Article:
I forget that people actually engage in relationships beyond what I am familiar with. It seems like something people take for granted; that I take for granted. This is the problem with spending so much of one’s time in solitude – you only see a small portion of the human experience, and sometimes it can blind you like a bug in a cup. Sometimes it can hit you full force before you have a chance to ready yourself; it can strike out of nowhere, a sudden reminder, and you are sent reeling to the earth gasping for air.
I forget occasionally that my experience is atypical. I have no close relations; platonic or otherwise. Do I wish I had any? I cannot answer that much like a colorblind child cannot truly desire color – what she desires is to conform and to belong, not color. In the same way sometimes I look at people in their loving, compassionate families or couples walking hand in hand and I feel a tug of curiosity.
A tug of puzzlement, and it knocks the wind out of me. It strikes me suddenly, painfully, this curiosity – this realization that I am not the common experience. That everyone around me throws around their platitudes and endearments as I do, but they mean it. They mean it in a way I may never understand.
I do believe part of it is fear. I am scared. There is little I genuinely fear in this comprehensible universe, and of the few things I do fear one of them is the unknown. It is a primitive reaction – the caveman who is conditioned to fear the dark and of being in a situation for which he lacks sufficient knowledge or preparation.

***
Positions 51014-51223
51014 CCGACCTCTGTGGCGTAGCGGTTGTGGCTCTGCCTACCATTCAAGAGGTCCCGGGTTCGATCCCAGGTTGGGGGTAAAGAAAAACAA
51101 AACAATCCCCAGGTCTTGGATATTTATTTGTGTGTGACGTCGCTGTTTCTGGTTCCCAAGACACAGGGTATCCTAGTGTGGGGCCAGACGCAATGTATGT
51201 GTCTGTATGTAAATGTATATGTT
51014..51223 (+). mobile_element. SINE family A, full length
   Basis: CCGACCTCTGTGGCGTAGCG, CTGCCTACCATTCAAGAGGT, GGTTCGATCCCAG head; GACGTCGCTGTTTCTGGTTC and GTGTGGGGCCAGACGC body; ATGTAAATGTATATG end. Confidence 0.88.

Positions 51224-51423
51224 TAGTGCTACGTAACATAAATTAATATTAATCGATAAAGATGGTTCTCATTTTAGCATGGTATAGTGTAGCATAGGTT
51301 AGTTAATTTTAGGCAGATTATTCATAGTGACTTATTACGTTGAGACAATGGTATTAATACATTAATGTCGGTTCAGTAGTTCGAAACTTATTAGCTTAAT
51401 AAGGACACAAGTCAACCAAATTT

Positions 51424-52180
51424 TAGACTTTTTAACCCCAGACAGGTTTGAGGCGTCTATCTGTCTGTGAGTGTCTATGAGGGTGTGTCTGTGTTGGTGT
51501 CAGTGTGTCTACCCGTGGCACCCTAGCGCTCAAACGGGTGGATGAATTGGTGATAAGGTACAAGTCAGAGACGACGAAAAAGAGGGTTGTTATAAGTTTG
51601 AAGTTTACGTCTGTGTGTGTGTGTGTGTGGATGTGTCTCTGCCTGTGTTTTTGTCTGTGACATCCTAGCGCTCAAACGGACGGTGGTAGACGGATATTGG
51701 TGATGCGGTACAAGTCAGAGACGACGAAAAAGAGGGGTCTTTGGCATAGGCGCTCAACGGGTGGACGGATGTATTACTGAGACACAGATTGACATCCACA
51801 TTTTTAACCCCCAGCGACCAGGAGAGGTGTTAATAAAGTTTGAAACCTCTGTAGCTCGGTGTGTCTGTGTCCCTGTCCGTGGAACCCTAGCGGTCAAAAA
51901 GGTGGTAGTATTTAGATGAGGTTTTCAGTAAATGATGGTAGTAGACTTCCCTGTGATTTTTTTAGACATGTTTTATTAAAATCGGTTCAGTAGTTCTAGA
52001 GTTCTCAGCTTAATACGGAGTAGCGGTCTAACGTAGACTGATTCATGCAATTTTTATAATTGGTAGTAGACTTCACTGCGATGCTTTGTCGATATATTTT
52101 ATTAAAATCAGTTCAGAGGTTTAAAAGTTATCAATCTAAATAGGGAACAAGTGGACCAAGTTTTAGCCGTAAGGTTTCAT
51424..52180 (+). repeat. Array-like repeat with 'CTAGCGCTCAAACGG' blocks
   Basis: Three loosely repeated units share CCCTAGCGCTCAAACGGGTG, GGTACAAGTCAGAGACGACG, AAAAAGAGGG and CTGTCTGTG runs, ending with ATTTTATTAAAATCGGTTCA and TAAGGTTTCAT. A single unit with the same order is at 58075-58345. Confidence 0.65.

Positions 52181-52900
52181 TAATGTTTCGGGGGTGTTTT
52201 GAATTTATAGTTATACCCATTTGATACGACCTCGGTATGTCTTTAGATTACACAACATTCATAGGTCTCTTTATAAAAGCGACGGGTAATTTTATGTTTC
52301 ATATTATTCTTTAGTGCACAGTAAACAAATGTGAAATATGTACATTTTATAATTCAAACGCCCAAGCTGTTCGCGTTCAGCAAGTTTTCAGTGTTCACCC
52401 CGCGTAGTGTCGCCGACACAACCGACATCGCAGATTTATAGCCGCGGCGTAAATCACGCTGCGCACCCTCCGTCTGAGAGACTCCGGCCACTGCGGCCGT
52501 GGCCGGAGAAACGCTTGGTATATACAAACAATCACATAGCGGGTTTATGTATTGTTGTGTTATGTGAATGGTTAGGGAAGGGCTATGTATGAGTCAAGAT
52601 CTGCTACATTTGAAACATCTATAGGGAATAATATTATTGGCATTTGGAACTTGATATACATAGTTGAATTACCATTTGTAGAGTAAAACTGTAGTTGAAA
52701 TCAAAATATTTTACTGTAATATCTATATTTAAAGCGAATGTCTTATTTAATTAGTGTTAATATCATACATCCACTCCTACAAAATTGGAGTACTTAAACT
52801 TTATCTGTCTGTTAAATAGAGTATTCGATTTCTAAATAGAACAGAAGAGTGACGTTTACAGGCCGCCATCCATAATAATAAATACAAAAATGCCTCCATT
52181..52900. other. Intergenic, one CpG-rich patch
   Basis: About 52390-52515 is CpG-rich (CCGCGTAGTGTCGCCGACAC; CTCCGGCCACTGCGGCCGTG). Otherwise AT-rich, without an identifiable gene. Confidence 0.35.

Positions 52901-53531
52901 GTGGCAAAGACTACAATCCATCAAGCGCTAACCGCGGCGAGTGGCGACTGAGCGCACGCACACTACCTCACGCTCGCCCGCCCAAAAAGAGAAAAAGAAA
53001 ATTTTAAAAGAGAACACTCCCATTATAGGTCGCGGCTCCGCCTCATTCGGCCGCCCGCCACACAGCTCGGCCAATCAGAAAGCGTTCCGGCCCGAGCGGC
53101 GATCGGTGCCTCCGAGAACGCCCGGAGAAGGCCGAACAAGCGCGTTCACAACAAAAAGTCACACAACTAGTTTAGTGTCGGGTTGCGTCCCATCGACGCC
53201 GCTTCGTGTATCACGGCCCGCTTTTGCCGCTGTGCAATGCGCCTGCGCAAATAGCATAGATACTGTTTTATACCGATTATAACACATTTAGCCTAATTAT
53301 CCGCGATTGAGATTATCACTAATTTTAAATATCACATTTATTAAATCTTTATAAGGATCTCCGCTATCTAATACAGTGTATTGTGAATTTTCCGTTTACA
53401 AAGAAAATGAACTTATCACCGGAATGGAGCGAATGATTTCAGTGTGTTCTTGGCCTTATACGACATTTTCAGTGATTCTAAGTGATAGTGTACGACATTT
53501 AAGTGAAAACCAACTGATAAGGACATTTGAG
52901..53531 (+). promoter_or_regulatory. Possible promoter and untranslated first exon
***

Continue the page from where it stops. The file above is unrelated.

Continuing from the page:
In a critical sense I have never been a child, but this is a primitive, childish fear that I identify. I fear to enter the world of the common experience, I fear becoming ensnared in such complex intimate relations, I fear that one day I may longer be able to view the universe in this detached, objective manner that I am capable of now. I fear that one day I will find myself in such a relation, and that I would lose my identity, my focus, my quest for truth.
I am a scientist, above all else. A scientist of human understanding. It is the only thing I have ever had, and I will fight to maintain this objectivity to my dying breath because if I lose this last shred of detachment – the only thing that I truly own – then I will be left with nothing.
If ever I am in such a state of profound intellectual grief, there will be embarked upon a legacy of parallel destruction. It would be the point of no return.